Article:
“Each frequency band — protected wideband, narrowband — has special characteristics that differentiate one from another and make it better suited for a particular service,” said Lt. Gen. John F. Thompson, commander of the Space and Missile Systems Center. “Each satellite system has a particular ground terminal that supports communications over that frequency spectrum.”

Morris noted that for wideband communication alone there are 17,000 terminals and 135 different programs of record.

“One of our biggest challenges is the investment we have in our legacy terminal architectures,” he said during a panel discussion. “Many of those are stovepiped modems to a particular service provider.”

To help get at the problem, the Space and Missile Systems Center has been revamped as SMC 2.0. It aims to utilize modular open systems architectures to promote interoperability with various host platforms.

The organization is also focused on prototyping payloads, ground systems and satellites with advanced technologies, connecting the military satcom industrial base with nontraditional partners, and pursuing commercial and international partnerships, according to a presentation slide.

As part of the initiative, a new portfolio architect position has been established to develop an integrated satcom enterprise and promote commonality.

“That enterprise can’t be just a bunch of individual [satellite] systems that operate independently with independent terminals,” said Col. Timothy McKenzie, chief of SMC’s advanced development division. “We’re going to have to have terminals that can use multiple different systems. … We’re going to have to have mission and control capabilities that will allow us to roam and use these [different] networks.”

For that to happen, standards will have to be defined, and a lot of engineering and software work will be required, he noted.

“The key to filling those capability gaps is … having those pools of services available and then putting the infrastructure in place to be able to use all those and use them rapidly and seamlessly,” he said.

Col. Michael Assid, reserve advisor to the director of operations and communications at Air Force Space Command, said warfighters should be able to use satcom technology as easily as most Americans use smartphones when they’re on the move.

“Why can’t they roam?” he asked. “Why can’t they go from one satellite to another, from one band to another, from one pole to another? … What will it take to get us to a point where satellite communication is as ubiquitous and transparent to the end user as a cell phone is to all of us here today?”

The military has been working with a couple of vendors to demonstrate such a roaming capability, McKenzie noted. But more companies will have to come together to do it at scale.

“It can be done and it is being done on a smaller scale,” he said. “Our challenge going forward is to figure out how do we implement it … across the entire market.”

In an effort to meet growing demand for bandwidth and more resilient space architectures, the Pentagon is eyeing commercial technologies that are proliferating — such as low-Earth orbit satellites — that could be used for military purposes.

“If I’m an 18-year-old … in a foxhole in the middle of some sandy places of the world, I don’t care where my satcom comes from,” Assid said. “What I care [about] is can I call in fires to support me.”

The same holds true for Navy sailors at sea, he noted.

Some missions, such as nuclear command-and-control, require such high levels of assurance that only purpose-built, military-operated systems will suffice, Assid said. But officials and members of industry expect the Pentagon to lean more heavily on the commercial sector and nontraditional partners for other satcom capabilities in the future.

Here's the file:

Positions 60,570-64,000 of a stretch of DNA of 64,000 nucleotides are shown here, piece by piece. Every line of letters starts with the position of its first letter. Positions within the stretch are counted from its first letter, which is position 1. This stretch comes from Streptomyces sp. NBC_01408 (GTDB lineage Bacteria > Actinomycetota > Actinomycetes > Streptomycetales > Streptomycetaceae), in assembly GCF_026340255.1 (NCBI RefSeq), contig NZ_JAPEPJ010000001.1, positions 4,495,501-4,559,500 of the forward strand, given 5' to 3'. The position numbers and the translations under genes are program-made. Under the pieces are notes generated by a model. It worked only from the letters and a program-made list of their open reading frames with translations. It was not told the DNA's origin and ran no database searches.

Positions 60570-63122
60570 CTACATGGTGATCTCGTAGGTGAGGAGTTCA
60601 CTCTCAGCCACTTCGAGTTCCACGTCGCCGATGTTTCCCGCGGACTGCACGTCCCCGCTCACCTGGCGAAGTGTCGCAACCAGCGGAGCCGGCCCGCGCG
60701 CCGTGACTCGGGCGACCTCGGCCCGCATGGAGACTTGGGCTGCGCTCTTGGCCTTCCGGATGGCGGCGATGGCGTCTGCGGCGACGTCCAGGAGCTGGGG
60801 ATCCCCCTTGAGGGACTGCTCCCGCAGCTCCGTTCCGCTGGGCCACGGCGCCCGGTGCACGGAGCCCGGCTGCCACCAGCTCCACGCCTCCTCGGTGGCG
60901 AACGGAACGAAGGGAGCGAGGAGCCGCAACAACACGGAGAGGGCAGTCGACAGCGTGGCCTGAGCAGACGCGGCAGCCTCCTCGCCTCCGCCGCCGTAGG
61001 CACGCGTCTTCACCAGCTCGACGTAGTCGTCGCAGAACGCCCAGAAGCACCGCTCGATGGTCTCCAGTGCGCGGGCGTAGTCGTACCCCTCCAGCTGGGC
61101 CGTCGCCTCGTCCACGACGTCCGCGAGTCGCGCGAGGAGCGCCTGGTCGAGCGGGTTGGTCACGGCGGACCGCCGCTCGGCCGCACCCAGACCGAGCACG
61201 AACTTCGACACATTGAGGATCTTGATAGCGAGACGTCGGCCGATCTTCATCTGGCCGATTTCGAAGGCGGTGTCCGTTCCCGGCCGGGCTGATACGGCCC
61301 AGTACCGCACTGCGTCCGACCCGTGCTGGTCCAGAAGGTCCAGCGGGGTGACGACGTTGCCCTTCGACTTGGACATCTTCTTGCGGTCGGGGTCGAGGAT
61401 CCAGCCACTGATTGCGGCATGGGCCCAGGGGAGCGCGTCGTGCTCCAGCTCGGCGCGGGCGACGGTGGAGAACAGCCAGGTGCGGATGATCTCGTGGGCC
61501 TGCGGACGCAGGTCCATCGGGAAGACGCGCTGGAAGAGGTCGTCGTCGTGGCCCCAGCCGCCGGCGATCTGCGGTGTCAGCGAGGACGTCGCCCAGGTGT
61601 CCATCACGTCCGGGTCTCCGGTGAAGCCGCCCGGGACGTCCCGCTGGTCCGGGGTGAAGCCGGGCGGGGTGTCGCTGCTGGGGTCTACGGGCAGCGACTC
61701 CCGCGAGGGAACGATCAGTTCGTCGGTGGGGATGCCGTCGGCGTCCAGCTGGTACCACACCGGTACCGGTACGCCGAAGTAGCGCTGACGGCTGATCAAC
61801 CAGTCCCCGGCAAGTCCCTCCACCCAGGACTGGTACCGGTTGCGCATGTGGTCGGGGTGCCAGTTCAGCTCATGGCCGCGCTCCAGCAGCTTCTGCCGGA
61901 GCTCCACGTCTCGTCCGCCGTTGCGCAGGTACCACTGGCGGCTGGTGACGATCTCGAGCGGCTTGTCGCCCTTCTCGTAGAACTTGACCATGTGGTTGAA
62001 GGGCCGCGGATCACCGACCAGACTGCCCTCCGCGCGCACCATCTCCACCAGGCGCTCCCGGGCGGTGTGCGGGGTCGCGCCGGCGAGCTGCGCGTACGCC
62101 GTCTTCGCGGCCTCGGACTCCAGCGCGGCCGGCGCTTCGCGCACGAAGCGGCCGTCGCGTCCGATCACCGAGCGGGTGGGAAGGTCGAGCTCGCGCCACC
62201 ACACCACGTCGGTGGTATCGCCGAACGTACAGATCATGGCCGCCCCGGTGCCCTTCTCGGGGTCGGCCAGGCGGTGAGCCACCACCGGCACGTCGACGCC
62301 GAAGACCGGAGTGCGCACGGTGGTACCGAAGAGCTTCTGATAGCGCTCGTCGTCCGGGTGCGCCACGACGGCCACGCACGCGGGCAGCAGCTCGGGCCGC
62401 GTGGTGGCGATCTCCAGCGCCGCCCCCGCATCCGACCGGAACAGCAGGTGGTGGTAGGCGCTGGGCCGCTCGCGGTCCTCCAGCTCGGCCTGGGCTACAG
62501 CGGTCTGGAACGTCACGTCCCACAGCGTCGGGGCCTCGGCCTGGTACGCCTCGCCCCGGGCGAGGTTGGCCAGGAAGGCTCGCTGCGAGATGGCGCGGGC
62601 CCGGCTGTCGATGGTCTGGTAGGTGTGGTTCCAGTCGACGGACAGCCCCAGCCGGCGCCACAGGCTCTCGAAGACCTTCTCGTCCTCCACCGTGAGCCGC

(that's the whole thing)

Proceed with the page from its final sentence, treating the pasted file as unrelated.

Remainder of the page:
“It’s going to be hard for us to go build that roaming network we need” without the help of commercial companies, McKenzie said.

However, it could be difficult for the Pentagon to persuade commercial industry that adopting the U.S. military’s interface standards would be financially rewarding, officials acknowledged.

“We’re still sitting back and trying to figure out the way to make that happen,” Assid said.

The Defense Department represents a small portion of the global satcom market, he noted.

“I would love to appeal to patriotism, but especially when we’re talking conglomerates and so forth, that’s kind of tough to do,” he said.

The military wants its next-generation space architecture in place by 2028, but funding will be an issue, officials and members of industry noted.

“We have limited budgets,” McKenzie said. “There’s a lot of things that are being modernized right now and a lot of requirements that we’re going after, so we have to be affordable.”

Roger Teague, Boeing’s vice president for space, intelligence and missile defense operations, applauded the SMC 2.0 initiative and the military’s efforts to field capability faster. However, “I don’t know that our budgets are going to be rising too much anymore in the future, and so that creates a real challenge and a real problem for us,” he said during a panel discussion with fellow industry leaders. “Where’s the money going to come from?”

Meanwhile, the current administration is pushing an initiative that has created uncertainty about the future of the military’s space acquisition enterprise. Earlier this year, President Donald Trump proposed the creation of a new space force that would be an independent branch of the military. Plans also call for the establishment of a new Space Development Agency that would spearhead the pursuit of cutting edge capabilities.

The proposal raises many questions that have yet to be resolved. Will Congress actually authorize a new space force? How would such an organization be structured? What will happen to SMC 2.0?
“We’re just as anxious to figure out how it’s going to end up as the rest of you,” Thompson said.

Topics: Battlefield Communications, Space, Defense Department